The United States Center for Disease Control (CDC) has developed guidelines to classify laboratory applications conducted with potentially hazardous biological microorganisms. These levels range from Biosafety Level 1 (the least hazardous) to Biosafety Level 4 (the most hazardous).
In addition to specifying guidelines for the type of work that is classified under each Biosafety Level (BSL), the CDC also has guidelines for the types of precautions and protections needed to mitigate injury resulting from exposure to pathogens. These Biosafety Level protocols have been used by manufacturing companies as references for engineering controls such as biosafety cabinets and glove box enclosures. Creating a secure working environment is a critical goal of the CDC and individual employers.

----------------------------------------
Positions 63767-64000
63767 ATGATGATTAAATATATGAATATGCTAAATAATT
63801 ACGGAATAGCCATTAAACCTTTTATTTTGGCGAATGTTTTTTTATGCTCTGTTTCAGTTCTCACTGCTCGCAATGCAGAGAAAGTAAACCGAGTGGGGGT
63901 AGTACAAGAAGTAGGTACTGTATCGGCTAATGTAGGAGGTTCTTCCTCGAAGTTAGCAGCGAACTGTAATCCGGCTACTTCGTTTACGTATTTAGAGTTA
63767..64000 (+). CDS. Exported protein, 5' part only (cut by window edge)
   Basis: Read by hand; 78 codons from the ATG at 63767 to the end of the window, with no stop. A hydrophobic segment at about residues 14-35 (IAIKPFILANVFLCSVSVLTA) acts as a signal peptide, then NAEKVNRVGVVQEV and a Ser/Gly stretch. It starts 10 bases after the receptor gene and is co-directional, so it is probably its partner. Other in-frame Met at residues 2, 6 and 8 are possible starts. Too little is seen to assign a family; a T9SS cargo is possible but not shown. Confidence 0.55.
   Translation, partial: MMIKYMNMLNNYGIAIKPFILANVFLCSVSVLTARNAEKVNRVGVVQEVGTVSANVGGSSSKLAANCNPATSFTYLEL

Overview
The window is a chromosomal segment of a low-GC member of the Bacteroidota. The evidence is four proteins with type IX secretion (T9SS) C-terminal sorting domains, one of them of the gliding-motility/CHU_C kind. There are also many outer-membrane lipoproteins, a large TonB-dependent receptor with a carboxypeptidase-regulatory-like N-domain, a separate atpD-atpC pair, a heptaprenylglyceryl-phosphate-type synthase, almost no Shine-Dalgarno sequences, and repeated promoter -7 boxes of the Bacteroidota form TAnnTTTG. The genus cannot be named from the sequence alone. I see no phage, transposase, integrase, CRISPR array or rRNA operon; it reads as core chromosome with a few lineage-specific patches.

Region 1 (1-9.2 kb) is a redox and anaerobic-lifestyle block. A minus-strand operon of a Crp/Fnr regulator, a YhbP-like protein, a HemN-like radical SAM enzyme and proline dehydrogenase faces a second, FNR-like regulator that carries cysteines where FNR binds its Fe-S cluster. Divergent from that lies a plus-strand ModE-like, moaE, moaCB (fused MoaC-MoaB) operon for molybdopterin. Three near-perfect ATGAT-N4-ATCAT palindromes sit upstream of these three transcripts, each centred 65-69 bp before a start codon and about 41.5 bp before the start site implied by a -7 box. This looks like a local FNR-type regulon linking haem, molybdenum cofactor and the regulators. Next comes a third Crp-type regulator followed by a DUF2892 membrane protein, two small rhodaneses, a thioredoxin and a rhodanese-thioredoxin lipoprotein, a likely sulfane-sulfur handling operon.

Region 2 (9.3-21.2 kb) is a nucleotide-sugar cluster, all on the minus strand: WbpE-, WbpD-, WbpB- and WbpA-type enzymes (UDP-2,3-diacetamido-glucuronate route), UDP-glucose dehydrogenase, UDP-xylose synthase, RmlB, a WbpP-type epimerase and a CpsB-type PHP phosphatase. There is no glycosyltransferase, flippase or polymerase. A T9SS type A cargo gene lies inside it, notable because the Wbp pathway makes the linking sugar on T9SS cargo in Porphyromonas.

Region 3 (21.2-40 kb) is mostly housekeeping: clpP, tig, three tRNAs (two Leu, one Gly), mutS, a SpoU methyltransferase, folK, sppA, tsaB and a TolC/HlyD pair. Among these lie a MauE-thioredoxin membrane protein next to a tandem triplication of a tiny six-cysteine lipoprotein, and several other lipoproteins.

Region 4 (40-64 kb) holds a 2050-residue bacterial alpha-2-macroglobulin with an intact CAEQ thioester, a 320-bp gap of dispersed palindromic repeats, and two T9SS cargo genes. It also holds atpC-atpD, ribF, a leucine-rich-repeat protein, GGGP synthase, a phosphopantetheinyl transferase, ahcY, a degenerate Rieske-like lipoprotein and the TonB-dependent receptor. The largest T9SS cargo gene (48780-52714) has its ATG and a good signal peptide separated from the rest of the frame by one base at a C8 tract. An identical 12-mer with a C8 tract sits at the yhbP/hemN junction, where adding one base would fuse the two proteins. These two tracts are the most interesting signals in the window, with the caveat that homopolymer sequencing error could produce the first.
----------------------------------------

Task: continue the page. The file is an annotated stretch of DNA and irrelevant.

Continue reading to learn the specific differences between the CDC’s first two Biosafety Levels.